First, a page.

Marvin got Sidney spun around again later in the third quarter, transitioning from a post look to a corner route, but again, Stafford misfired, this time short. That inaccuracy allowed Jenkins, who was playing underneath, to recover and make a leaping pass breakup. 

Stafford and Jones got back into rhythm, first with a 27-yard pick to beat the blitz, followed by a 12-yard touchdown on a crossing pattern where Jones didn't get the pick it looked like was designed into the play, but still managed to outrun Sidney Jones to a spot in the end zone for the full extension grab. 

Marvin again took advantage of Sidney's alignment in the fourth quarter, as the corner played off-man coverage with a shuffle technique, only to be wildly out of position for Marvin's out-breaking route for a gain of 18 yards. 

Eliminating Ertz

Covering tight ends used to be a major issue for the Lions, but it's been a strength since the arrival of Matt Patricia. Going back to last season, the Lions managed to hold George Kittle, Rob Gronkowski and Greg Olsen in check, limiting the three to under 100 yards combined. 

So it came as a surprise of no one, with DeSean Jackson and Alshon Jeffery ruled out, the Lions focused extra resources to slowing down dynamic Eagles tight end Zach Ertz. 

From the start of the game, when the Lions put cornerback Rashaan Melvin in man-to-man coverage of Ertz, and added interior bracket support from linebacker Christian Jones, the game plan was clear. They weren't going to let the two-time Pro Bowler beat them. 

It wasn't a flawlessly executed plan, but the Lions did limit Ertz to a season-low four catches on seven targets. Likely the biggest disappointment for Patricia is the defense allowed Ertz to get free for a couple big gains, leading to 64 total yards.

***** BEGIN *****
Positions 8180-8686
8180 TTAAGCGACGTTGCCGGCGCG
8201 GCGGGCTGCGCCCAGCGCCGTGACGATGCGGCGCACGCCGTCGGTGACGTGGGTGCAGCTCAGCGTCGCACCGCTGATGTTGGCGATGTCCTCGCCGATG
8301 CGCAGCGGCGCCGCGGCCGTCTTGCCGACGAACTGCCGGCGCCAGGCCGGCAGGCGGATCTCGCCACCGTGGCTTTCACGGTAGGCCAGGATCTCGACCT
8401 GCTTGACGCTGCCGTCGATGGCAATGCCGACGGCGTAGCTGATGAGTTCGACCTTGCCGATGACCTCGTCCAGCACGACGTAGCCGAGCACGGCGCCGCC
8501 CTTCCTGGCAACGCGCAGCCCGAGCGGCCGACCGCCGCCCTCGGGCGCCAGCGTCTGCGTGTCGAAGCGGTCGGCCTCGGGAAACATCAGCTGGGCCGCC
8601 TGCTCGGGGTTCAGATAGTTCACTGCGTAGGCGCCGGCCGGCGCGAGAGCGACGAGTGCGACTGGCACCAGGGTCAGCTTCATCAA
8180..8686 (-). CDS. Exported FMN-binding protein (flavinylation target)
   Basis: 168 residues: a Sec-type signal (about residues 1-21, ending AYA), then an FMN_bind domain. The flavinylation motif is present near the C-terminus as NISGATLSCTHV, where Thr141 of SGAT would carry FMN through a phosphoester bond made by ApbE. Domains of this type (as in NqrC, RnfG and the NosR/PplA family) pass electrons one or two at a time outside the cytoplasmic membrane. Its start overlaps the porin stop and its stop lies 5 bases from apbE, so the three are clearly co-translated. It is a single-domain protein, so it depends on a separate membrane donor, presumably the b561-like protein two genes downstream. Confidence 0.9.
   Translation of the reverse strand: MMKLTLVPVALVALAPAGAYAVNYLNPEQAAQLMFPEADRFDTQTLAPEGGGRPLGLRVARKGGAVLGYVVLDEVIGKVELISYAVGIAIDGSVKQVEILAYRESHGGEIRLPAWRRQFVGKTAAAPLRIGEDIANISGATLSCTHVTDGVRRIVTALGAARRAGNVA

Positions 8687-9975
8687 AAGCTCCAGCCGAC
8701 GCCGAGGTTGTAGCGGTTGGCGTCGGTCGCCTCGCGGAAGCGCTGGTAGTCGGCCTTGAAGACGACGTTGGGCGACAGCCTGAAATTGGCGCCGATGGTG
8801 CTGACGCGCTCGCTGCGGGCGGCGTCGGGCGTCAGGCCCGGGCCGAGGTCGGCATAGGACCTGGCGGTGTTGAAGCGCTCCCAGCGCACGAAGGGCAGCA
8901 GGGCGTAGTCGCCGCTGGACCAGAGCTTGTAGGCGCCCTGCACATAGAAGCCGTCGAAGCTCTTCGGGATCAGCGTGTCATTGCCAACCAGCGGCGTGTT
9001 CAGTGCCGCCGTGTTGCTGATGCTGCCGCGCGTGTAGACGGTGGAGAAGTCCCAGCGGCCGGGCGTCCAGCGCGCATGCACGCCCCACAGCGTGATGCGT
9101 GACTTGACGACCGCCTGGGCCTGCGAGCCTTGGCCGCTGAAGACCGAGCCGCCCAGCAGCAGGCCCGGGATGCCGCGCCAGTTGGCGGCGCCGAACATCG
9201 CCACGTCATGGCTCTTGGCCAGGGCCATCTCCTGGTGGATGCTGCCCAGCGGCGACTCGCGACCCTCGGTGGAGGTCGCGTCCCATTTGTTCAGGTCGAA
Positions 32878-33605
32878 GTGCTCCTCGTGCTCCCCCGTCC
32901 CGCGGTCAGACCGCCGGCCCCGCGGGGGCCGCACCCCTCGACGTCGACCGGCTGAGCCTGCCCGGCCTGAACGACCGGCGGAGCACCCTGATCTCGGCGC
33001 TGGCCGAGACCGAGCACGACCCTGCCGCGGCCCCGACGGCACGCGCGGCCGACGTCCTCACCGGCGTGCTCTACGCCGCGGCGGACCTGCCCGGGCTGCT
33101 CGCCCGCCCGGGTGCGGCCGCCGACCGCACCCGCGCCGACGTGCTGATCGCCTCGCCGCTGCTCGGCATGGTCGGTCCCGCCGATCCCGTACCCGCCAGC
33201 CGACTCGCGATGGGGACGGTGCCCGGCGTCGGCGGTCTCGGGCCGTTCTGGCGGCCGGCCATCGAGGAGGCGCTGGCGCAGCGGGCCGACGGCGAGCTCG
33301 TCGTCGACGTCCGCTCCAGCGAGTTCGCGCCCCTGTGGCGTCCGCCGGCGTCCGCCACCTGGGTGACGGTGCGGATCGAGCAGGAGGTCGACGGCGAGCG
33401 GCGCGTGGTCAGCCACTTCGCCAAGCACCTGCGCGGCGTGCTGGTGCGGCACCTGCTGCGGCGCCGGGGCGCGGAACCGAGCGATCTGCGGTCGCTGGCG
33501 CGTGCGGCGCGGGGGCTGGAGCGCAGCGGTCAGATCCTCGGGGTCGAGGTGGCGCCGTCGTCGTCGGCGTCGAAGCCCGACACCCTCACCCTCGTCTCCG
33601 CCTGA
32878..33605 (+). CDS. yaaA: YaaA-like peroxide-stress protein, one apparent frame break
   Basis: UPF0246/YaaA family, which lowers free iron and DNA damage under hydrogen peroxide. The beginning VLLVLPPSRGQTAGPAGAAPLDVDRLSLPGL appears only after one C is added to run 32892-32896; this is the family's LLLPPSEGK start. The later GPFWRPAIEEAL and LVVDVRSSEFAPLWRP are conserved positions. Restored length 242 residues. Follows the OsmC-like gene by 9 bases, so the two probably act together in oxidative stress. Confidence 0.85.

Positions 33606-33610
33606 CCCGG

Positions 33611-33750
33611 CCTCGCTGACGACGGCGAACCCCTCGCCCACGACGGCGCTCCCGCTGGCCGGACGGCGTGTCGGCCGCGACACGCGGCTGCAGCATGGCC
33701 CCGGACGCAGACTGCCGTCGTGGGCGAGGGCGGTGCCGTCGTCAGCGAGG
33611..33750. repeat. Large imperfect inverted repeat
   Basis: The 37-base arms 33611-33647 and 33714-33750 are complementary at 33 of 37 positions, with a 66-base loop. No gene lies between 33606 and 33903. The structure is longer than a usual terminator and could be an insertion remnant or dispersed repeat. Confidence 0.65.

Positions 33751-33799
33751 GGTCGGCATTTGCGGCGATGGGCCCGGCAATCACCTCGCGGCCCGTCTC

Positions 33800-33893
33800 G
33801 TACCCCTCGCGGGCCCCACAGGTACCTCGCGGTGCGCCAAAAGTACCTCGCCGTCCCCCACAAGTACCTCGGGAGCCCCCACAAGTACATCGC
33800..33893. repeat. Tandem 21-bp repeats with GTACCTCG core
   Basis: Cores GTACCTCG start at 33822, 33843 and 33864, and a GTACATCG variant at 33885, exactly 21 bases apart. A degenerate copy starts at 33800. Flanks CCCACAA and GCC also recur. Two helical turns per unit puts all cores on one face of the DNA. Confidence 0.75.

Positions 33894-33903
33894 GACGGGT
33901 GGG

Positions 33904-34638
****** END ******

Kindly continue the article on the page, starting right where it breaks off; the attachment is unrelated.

Ertz did most of his damage on two throws. He soundly beat Melvin's man-to-man coverage from the slot on a rounded out pattern for a 23-yard gain, then got free for another 23 yards on a well-designed zone beater, where two sit down routes from the slots occupied the underneath linebackers as Ertz slipped behind that layer of the defense on a dig. He added some extra yardage by breaking a tackle attempt by safety Quandre Diggs. 

The Lions leaned heavily on Tracy Walker to control Ertz and the second-year safety deserves a ton of credit for his performance, playing physically and not allowing a single completion. 

The Lions used a measured amount of double-team looks through the first three quarters, but ramped up the attention they gave Ertz down the stretch, frequently giving Walker inside help from a linebacker on third and fourth downs in the final frame. 

It will be interesting to see if the Lions continue to rely on Walker in man-to-man coverage this week, against Kansas City's Travis Kelce.

Twitter: @Justin_Rogers